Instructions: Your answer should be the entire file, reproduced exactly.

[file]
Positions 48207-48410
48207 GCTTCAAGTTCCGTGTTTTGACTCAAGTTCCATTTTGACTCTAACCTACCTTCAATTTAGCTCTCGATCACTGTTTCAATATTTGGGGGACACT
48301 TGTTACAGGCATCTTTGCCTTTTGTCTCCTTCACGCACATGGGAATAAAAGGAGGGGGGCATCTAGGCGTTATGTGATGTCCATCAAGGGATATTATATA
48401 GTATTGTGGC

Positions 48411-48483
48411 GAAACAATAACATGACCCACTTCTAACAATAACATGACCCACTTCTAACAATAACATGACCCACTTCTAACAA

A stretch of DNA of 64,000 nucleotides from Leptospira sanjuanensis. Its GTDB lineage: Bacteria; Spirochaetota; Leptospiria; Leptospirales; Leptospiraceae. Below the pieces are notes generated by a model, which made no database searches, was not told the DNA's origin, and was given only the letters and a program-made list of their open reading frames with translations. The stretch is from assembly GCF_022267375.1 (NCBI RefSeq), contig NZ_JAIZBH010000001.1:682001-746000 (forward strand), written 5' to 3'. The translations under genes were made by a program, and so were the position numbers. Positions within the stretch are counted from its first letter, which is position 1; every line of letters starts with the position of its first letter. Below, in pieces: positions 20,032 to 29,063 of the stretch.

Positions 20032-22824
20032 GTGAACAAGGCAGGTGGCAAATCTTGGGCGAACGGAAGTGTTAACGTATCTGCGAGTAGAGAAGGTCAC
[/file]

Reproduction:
Positions 48207-48410
48207 GCTTCAAGTTCCGTGTTTTGACTCAAGTTCCATTTTGACTCTAACCTACCTTCAATTTAGCTCTCGATCACTGTTTCAATATTTGGGGGACACT
48301 TGTTACAGGCATCTTTGCCTTTTGTCTCCTTCACGCACATGGGAATAAAAGGAGGGGGGCATCTAGGCGTTATGTGATGTCCATCAAGGGATATTATATA
48401 GTATTGTGGC

Positions 48411-48483
48411 GAAACAATAACATGACCCACTTCTAACAATAACATGACCCACTTCTAACAATAACATGACCCACTTCTAACAA

A stretch of DNA of 64,000 nucleotides from Leptospira sanjuanensis. Its GTDB lineage: Bacteria; Spirochaetota; Leptospiria; Leptospirales; Leptospiraceae. Below the pieces are notes generated by a model, which made no database searches, was not told the DNA's origin, and was given only the letters and a program-made list of their open reading frames with translations. The stretch is from assembly GCF_022267375.1 (NCBI RefSeq), contig NZ_JAIZBH010000001.1:682001-746000 (forward strand), written 5' to 3'. The translations under genes were made by a program, and so were the position numbers. Positions within the stretch are counted from its first letter, which is position 1; every line of letters starts with the position of its first letter. Below, in pieces: positions 20,032 to 29,063 of the stretch.

Positions 20032-22824
20032 GTGAACAAGGCAGGTGGCAAATCTTGGGCGAACGGAAGTGTTAACGTATCTGCGAGTAGAGAAGGTCAC